Sorry for the lack of posting yesterday, again the blog was not liking me!
Yesterday was long and wonderful. We started our day bright and early on accounts of taking the long trip to LaGonave, having breakfast around 7. Delicious, as always. From there Rebecca, Melissa, Robens, Marckenson, Jimme fathers driver, and myself headed out on our long trek to Miragoâne, on the western side of Haiti past Leoganne, where we would take a boat to get over to LaGonave. It is about a 2.5-3 hour car ride, depending on conditions. This was my first time seeing Miragoâne as the last time I went to LaGonave we took a small plane, and when I say small I mean I was sitting in the cockpit. The docks at Miragoâne was a bustling place to say the least.
From there, we took a small speed boat over to Latorre on LaGonave (one of the boats we were a me to partner with Food for the Poor to help them get! Very cool!). It takes also about 2.5-3 hours, or longer depending on conditions. The water was great on our way there, not as smooth on our way back but still not bad!
Seeing Latorre was amazing. So much has changed since I was last here in 2011. Food for the Poor has continued to work with the people there and has built a large settlement of houses up the hillside, a stark contrast to what the people had been living in before when they were right on the coast. They have moved up on account of seeing the effects of a changing climate; rising sea levels and increased storms have caused many problems for this sea side village. We had a great meeting with the community and collected some great project ideas, including working with the women in the village become more self sustainable in order to better care for their families. Everyone in the village would cooperate and support this cooperative of women in order to help them succeed, as stated by the community leader Vené. It was a long but productive meeting, and it will be great to have the team weigh in on it when we get back.
As I said the ride over was not quite as smooth. Poor Marckenson and Melissa got soaked due to the choppy water, and one whole side of me was drenched and salty by the time we arrived back at Miragoâne about 3 hours later. Nonetheless it was still fun. Everyone was wiped by the time we got back to the rectory in Mon Lopital.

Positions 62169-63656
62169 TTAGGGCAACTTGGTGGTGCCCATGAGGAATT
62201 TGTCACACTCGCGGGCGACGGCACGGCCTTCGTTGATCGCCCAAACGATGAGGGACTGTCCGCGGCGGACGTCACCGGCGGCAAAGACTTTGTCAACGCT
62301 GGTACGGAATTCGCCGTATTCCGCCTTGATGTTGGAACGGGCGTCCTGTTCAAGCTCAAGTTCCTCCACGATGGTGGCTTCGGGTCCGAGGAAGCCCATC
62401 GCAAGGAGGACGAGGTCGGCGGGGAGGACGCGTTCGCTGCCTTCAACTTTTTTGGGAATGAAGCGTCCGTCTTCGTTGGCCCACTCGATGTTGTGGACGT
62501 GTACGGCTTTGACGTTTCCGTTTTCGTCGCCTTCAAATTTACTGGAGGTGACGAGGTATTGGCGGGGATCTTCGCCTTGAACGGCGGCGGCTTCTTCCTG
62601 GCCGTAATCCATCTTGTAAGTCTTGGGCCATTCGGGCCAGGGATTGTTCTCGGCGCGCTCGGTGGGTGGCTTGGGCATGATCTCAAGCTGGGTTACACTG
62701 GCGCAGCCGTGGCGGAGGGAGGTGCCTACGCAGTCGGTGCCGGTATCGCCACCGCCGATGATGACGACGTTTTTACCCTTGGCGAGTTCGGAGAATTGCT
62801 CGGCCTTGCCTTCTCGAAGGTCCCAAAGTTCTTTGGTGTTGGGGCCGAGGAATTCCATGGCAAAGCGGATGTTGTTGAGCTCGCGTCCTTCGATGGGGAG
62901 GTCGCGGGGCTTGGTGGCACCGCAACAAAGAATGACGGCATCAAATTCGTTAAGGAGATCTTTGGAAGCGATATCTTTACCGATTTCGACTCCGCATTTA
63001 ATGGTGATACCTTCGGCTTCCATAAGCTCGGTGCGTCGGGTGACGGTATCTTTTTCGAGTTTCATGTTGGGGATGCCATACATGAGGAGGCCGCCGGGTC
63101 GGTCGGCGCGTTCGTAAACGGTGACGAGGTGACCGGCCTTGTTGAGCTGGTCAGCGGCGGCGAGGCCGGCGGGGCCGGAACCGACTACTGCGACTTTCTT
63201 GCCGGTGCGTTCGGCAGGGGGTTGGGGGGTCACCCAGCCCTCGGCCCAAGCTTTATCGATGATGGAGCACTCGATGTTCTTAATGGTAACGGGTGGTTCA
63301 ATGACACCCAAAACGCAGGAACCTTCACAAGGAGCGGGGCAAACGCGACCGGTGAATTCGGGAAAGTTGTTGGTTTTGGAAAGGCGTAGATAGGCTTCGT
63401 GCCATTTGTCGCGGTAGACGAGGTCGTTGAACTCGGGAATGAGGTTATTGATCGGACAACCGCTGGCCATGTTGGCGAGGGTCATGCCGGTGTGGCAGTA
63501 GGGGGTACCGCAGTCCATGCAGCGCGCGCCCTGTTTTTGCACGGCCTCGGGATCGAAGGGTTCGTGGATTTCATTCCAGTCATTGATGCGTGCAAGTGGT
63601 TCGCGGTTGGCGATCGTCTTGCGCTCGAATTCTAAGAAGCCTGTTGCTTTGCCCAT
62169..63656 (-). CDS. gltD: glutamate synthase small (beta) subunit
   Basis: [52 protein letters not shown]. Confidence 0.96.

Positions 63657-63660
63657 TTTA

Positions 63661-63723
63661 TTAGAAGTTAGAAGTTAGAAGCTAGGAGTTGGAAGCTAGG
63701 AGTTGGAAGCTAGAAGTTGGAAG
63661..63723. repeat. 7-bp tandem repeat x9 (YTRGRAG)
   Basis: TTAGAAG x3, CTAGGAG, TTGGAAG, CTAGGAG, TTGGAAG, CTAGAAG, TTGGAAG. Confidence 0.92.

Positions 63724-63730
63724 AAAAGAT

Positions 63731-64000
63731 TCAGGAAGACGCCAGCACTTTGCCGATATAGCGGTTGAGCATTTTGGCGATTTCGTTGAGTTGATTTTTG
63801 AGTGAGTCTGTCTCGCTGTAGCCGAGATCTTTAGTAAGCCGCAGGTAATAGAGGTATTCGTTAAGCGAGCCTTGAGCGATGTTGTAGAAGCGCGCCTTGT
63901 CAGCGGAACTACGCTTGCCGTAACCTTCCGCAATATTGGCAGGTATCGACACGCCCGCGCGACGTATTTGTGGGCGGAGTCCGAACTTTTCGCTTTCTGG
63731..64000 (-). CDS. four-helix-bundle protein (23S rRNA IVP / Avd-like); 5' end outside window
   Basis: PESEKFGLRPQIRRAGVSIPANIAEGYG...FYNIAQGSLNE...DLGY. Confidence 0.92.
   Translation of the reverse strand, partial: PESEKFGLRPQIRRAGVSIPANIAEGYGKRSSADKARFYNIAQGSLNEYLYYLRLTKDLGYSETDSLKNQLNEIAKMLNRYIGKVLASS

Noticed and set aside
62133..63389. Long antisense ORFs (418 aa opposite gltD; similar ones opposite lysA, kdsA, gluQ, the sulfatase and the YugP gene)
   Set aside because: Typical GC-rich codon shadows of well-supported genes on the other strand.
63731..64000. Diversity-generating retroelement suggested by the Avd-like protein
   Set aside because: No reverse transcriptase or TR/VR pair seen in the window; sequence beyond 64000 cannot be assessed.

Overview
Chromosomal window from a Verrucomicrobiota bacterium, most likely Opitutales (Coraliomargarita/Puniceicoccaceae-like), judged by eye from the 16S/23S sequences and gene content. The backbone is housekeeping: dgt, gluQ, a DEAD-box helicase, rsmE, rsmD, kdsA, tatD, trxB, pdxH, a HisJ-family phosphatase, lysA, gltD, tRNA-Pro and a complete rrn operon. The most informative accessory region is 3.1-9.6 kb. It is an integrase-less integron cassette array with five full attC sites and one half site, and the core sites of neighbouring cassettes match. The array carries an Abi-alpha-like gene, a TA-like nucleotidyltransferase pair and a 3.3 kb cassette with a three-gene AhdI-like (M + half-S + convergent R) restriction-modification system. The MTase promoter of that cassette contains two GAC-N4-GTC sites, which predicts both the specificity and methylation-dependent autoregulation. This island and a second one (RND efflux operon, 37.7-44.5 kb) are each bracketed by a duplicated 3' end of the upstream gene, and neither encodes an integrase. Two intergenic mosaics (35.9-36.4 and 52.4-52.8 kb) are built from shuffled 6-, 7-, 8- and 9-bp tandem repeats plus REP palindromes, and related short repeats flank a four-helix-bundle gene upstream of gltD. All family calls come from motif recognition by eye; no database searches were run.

Will update with pics later!! I got some good ones
Today has also been wonderful. We got up a little later and had breakfast around 8. Spicy spaghetti, a Haitian breakfast classic, and delicious fruit. Can’t go wrong with that!
We went to Rivière Froide today, to visit our school. It looks so different in Rivière Froide, time has certainly left it’s mark. The giant technical school that was started after the earthquake has been completed, for a year this month, and is HUGE and beautiful. How different things are compared to the last time I saw it’s progress, which was next to nothing. The question, as we were talking about, is who can afford to attend it? In the remote village of Rivière Froide certainly not many people.
It was fantastic to see our school, and honestly a little emotional for me especially given that in a few days it will be five years since Rebecca, Gail, Mike and I were here for the earthquake. Brought back a lot of memories of the day and all the days that came after to make the school a reality. I am immensely glad I could be here to see it today. The Sister who was there told us the children are doing well, as school is not in session currently.
On our way back, we stopped at fathers orphanage in Port Au Prince to see the children and update rosters for sponsorships, as each child that has been taken in by Father Roosevelt is sponsored by members of the BRCC community! We have drawings and pictures as well!
Father was done with his church retreat today, so we picked him up on our way back from the orphanage. We talked on the way back a little bit about my research. I recently wrote a paper blending elements of Haitian history, the earthquake (including my personal experience), and contemporary issues and the serious problem that comes with the common view taken on these things by those outside of Haiti. Whenever you hear about Haiti, it is always bad, and if it is good it is about Americans doing good work. This view leaves a gaping hole in what the perspective should be, which is holistic and understanding that so many Haitians do many good things for themselves, their communities, and to create and Instill change motivated by caring and accepting intentions. Haiti is not just the deep dark hole of poverty and aid that so many people think it is, there is so much more to the story of it’s people that should be brought to light. So That is what I am working on! I will be speaking with a few people while I am here to be able to share Haitians stories, perspectives, and experiences, and I am starting this with personal accounts of the earthquake. Stay posted for details and maybe one day a publication
Once we got back we went for a great walk up to the quary and over and around the mountain, which was wonderful! Melissa totally wiped out on the way down (sorry to put her on blast, but I had to ). It was an amazing view!! When we got back to the rectory we set up the theater equipment, including screen, projector, and speakers, on the roof to test it out. We will be setting up a community member of Mon Lopital, Eddie, with this equipment to fund a outdoor theater business idea to support a community project with kids to develop leadership and self sustainability. We all sat on the roof, watched a movie and had popcorn and Ragamans, a Haitian ginseng drink with so much caffeine that it has a warning label on it. We finished the night up by playing a few rounds of Uno, which was great great fun. So many good times so far, I really do love it here!
Sorry for the longness of this blog! More tomorrow, and will update with pictures =)